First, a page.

Starting this month, digital mental health company Talkspace will begin offering its telehealth services for free to all New York City teens between the ages of 13 and 17, the company announced Wednesday.
New York City-based Talkspace works with insurers and employers and offers access to therapy, psychiatry and self-guided mental health support.
Through the new program (called TeenSpace) with the New York City Health Department, teens will be able to connect with a Talkspace therapist through phone, video and text. They’ll be able to access the services via computer or smartphone by visiting talkspace.com/NYC, and will have to verify their birthdate and address.
The teens will be able to choose between two tracks: one that is more focused on mental health education and self-guided exercises and one that offers one-on-one therapy with a Talkspace therapist. For those who choose therapy, they will have to provide a parent or guardian’s information to gain parental consent (though there are some exceptions, such as if the child is at risk at home). The teens will also answer questions about the challenges they’re facing, and Talkspace will pair them with a therapist. They’ll be able to message their therapist at any time and can have a 30-minute virtual session each month.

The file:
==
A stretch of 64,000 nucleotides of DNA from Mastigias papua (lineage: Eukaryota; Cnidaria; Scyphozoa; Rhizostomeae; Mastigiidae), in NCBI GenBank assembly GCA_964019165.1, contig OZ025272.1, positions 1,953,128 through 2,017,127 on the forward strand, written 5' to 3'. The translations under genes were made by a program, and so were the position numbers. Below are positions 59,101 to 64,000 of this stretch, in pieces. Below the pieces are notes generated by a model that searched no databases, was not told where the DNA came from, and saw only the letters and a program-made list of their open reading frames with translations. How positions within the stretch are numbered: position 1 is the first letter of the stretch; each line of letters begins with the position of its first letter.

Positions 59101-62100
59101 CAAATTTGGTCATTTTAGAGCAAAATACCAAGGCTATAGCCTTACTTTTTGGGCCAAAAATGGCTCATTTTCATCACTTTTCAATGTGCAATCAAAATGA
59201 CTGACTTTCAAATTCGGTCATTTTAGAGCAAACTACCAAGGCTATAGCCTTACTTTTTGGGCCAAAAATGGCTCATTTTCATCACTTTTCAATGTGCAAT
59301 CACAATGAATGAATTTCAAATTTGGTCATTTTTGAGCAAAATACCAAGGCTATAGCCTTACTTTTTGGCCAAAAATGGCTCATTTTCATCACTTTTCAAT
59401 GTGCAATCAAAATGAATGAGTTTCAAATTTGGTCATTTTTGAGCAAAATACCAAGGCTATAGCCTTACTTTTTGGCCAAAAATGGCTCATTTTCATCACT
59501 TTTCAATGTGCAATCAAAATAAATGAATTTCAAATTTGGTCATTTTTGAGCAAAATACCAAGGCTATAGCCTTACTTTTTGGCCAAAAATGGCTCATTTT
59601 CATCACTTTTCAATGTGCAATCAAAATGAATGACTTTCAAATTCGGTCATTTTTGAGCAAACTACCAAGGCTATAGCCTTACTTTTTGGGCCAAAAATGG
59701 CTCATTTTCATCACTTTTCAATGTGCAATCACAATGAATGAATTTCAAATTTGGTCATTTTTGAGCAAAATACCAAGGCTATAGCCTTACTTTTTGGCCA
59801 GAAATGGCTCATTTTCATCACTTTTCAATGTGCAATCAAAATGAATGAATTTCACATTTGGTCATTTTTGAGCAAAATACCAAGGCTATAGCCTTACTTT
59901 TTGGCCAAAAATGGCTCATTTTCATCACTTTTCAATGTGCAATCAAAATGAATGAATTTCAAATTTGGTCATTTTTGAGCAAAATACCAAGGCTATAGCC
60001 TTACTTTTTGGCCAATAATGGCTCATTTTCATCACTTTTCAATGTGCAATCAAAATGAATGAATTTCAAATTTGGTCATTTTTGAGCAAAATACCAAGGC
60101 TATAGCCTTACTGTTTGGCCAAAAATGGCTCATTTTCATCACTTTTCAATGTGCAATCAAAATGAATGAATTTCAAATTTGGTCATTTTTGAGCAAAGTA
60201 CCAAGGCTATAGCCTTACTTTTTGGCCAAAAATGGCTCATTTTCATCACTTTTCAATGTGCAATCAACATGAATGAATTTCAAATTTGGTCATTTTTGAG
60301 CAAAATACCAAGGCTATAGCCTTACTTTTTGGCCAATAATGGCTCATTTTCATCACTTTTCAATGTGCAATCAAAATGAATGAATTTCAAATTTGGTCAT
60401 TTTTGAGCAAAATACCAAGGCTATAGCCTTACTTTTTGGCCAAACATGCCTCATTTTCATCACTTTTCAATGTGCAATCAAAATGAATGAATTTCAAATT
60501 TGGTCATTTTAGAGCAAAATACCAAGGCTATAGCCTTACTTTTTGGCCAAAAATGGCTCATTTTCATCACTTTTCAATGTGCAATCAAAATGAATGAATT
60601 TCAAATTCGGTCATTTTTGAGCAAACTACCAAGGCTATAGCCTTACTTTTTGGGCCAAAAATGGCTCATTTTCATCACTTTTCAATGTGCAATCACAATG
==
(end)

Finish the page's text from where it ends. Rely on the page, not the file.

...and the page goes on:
“The teen issue for us is a moral imperative. It’s something we need to do [and] we should lead in because of the crisis that’s occurring in that population,” said Dr. Jon Cohen, CEO of Talkspace, in an interview at the Behavioral Health Tech 2023 conference held in Phoenix.
The partnership between Talkspace and New York City is a $26 million contract for three years. It comes after the city pledged earlier this year to make mental health services available to teens.
“Our young people shouldn’t ever feel alone. We’re here for them, and together I know we’ll build a healthier, stronger city together,” said New York City Mayor Eric Adams in a statement.
To get the word out about the program, the city and Talkspace are launching a campaign through social media and in partnership with influencers. Schools will also be marketing the program through posters, videos, messages in counselors’ offices and other areas.
“[The program] will only be successful if we get people to use it,” Cohen said.
About 42% of high school students have reported persistent feelings of sadness or hopelessness, and 22% have seriously considered suicide, according to the Centers for Disease Control and Prevention. The program aims to bend the curve on this stat, said Dr. Nikole Benders-Hadi, chief medical officer of Talkspace, in an interview.
“When we look at the prevalence data that’s out there, it’s really pretty disheartening. … The impact given the need amongst this population in particular has a really high potential,” Benders-Hadi said.
Several other digital mental health companies work with teens as well. This includes BeMe Health, which just partnered with Inland Empire Health Plan and Molina Healthcare of California to bring its services to teens in schools in two California counties.
Photo credit: Bohdan Skrypnyk, Getty Images